Spider mites are a common garden pest. They destroy plants, robbing them of their colour and life. But with their small size and multiple egg sacs, they can be a real pain to get rid of. If you do find them, it’s a good idea to treat the problem quickly before spider mite populations get out of control. Learn more about spider mites, including how to get rid of them once and for all!
What Are Spider Mites?
Spider mites are tiny — about the size of a grain of pepper — so you’ll need to look closely to see them. Spider mites aren’t insects; they’re related to spiders, ticks, and harvestmen (daddy longlegs). They have eight legs and two body parts: the abdomen and the head. Spider mites come in different colours, including green, brown, red, yellow, and orange.
Spider mites will create webs between stems and over buds. This is a sure sign of spider mite infestation. Spider mites congregate in large numbers, so there should be a considerable amount of webbing if they are present.
How To Identify Spider Mite Damage?
Spider mite damage is often misidentified as herbicide damage or nutrient deficiency. The first sign of a problem is usually yellow spots on the upper surface of the leaf. These spots are due to chlorophyll loss caused by spider mite feeding. After a week or two of infestation, these spots will become larger and more numerous.
Spider mites thrive in warm weather and dry conditions and prefer bright light. However, they can survive in shady areas as well. If your plants seem to be dying for no reason, check with a magnifying glass for spider mites under the leaves.
If your infestation doesn’t look like the image above, you may have aphids.
How To Get Rid of Spider Mites?
Spider mites hate water, so a good spray down with a strong stream of water will knock them off plants and reduce the population significantly.
Water the top and bottom of plant leaves to make sure you remove any webbing or egg sacks that may be present. Watering plants in the morning is best as this gives leaves time to dry before evening when temperatures drop and humidity rises.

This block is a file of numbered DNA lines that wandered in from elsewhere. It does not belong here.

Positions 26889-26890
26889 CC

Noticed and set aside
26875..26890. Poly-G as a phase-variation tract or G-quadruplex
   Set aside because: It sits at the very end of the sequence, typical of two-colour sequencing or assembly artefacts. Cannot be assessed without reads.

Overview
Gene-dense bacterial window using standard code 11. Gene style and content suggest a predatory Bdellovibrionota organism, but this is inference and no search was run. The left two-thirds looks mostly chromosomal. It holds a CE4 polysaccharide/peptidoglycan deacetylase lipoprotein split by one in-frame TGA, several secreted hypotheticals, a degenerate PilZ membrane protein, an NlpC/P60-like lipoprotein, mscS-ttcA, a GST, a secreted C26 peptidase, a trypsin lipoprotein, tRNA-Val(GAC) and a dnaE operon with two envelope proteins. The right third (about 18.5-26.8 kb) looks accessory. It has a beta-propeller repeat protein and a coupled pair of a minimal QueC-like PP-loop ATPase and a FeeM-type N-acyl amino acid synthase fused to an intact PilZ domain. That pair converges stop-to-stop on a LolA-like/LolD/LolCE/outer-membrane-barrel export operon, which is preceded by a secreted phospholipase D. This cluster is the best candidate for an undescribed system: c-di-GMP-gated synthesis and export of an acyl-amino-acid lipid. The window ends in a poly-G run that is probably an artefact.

Neem oil is a proven pesticide that can not only kill the spider mites on contact, but it can also get rid of them for good. Neem oil is also non-toxic to humans, so you don’t have to worry about any long-term effects or side effects while using it.
Apply neem oil liberally with a spray bottle or garden sprayer to all parts of the plant, making sure to cover both sides of the leaves and stems. Spider mites thrive on the underside of leaves, so be sure not to skip this step.
Re-apply neem oil at weekly intervals until all signs of infestation have disappeared. If you re-apply too early, you may prevent new spider mites from hatching.
Insecticidal soap kills spider mites on contact and leaves a residue that keeps new ones from invading for 30 days or more. Spray the infected areas thoroughly until all the pests have been covered with soap.
Be sure not to use too much soap or it could burn the plant. Rinse off the soap after 15 minutes then follow up with another spray using plain water so that there is no leftover soap residue on the plant. You can buy insecticidal soap at many garden stores and online.
Spray your plants with alcohol to kill spider mites. Using 70% isopropyl alcohol is an effective way to get rid of spider mites. Simply spray your plant down with the alcohol and the spider mites will die off.
This method should be repeated every other day until you no longer see any signs of spider mites. For severe infestations, you can also use 100% pure grain alcohol. Just be sure to dilute it before you spray it on your plants, because it can burn them.
Horticultural oil sprays are sold in concentrated form, which you’ll need to dilute before using. Follow the directions on the label carefully because mixing rates vary.
Spray the mixture on the tops and undersides of infested leaves as well as on branches and stems. Horticultural oil can be used safely on most ornamentals during any season of the year but avoid spraying it directly on blooms or buds because severe damage or death may occur.
Use the above products more effectively with Optic Foliar Transport for best results.
Optic Foliar Transport will make any of the products above systemic. Making the plants only food source toxic to the bug and to the bug only. So the bug either has the option to eat the leaf and ingest the poison and die or starve to death. By using Optic Foliar Transport, you ‘ll able to use less and get much more effective results.
If you’re in the middle of a spider mite infestation and need to find ways to get rid of them, we’ve got you covered. Following the above steps will help start you on your path to spider mite freedom!
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